Years later, they would appear together in the BBC's dramatization of Rebecca (1978) -- Brett playing the hero, Max de Winter, and Massey playing the sinister Mrs. He became quite famous on that continent, and was known by two interesting nicknames: The Italians called him "Il Brutto" ("The Ugly") and to the French he was known as "le sacre monstre," the "sacred monster." Even though he was not yet a headliner in America, his overseas fame earned him a 1971 Golden Globe as the "Most Popular Actor in the World." That same year, he wondered if he was "too masculine" to ever become a star in the US. In 1958, he married the actress, Anna Massey (daughter of Raymond Massey), but they were divorced in 1962. Although he began his career in America, Bronson first made a serious name for himself acting in European films. He played many classical roles on stage, including a huge amount of Shakespeare, and made his first film and television appearances in 1955. In 1961 Bronson made an appearance with Elizabeth Montgomery in The Twilight Zone, in the episode "Two". He was educated at Eton College and trained at the Central School of Speech and Drama. One of his earliest screen appearances under his new name was as Vincent Price's henchman in 1953 horror classic House Of Wax.

Brett was born in Berkswell Grange, Warwickshire, England. Lithuanian was a name for people living in that regin of Poland). Jeremy Brett (born Peter Jeremy William Huggins) (November 3, 1933 - September 12, 1995) was a British actor. (Bronson is in fact half Polish). During the McCarthy hearings he changed his last name to Bronson as Russian-sounding names were suspect even though Buchinski is really spelled Buchinski and is more Polish then Russian. After the war, he decided to pursue the profession of acting, not from any love of the subject, but rather because he was impressed with the amount of money that he could potentially make in the business.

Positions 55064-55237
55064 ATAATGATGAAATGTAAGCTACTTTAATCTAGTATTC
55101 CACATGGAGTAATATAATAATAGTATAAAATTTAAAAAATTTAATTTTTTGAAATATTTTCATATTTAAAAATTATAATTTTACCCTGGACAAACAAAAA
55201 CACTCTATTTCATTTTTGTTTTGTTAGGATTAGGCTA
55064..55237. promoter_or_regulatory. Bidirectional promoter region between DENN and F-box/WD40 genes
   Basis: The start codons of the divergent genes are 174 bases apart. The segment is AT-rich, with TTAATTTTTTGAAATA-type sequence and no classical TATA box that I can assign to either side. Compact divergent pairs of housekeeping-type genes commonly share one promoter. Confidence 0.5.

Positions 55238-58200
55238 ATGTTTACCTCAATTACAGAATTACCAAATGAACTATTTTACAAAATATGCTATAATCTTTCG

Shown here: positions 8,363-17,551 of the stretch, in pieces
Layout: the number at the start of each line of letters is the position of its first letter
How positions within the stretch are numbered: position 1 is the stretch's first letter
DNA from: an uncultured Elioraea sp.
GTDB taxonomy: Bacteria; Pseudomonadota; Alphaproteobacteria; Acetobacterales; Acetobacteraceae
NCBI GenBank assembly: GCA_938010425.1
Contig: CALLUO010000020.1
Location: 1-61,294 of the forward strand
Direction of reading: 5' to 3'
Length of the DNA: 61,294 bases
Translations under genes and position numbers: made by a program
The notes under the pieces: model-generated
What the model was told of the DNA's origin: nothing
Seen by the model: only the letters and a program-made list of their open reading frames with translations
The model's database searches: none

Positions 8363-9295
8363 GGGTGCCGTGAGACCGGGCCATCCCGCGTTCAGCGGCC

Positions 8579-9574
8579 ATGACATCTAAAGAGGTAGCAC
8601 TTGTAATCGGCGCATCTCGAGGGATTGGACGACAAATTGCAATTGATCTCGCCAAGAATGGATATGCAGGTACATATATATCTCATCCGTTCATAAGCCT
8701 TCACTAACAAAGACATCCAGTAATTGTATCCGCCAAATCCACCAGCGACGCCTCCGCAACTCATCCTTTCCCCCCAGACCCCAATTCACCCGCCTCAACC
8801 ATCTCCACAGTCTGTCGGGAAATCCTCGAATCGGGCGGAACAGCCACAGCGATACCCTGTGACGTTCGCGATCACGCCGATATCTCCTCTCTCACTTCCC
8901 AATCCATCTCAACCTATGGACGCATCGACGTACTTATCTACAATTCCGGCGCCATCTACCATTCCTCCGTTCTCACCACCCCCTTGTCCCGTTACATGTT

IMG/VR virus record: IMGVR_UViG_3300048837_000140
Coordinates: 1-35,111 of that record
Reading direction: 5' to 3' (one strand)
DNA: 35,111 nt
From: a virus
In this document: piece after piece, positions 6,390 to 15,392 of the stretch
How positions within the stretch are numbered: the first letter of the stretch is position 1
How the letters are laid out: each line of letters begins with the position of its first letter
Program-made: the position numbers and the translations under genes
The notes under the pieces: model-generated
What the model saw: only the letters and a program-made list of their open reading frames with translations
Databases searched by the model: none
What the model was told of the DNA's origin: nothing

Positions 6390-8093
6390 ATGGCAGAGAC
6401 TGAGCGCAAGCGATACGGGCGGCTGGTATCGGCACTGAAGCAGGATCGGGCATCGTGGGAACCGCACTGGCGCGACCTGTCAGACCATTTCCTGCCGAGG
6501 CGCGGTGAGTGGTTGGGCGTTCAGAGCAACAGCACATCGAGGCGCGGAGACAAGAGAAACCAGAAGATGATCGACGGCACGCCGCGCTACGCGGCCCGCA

In 1943, Bronson was drafted into the Air Force and served as a tail gunner onboard B29 bombers. His family was so poor that at one time he was forced to wear his sister's dress to school because he had no other clothes. He was born as Charles Dennis Buchinski in the notorious Ehrenfeld, Pennsylvania neighborhood of Scooptown, the 11th of 15 children of Lithuanian and Polish immigrants. He was blunt, physically powerful, and had a look of danger that fit such roles.

In most of his roles he starred as a brutal police detective, a western gunfighter, or a mafia hitman. Charles Bronson (November 3, 1921 - August 30, 2003) was an American actor of "tough guy" roles.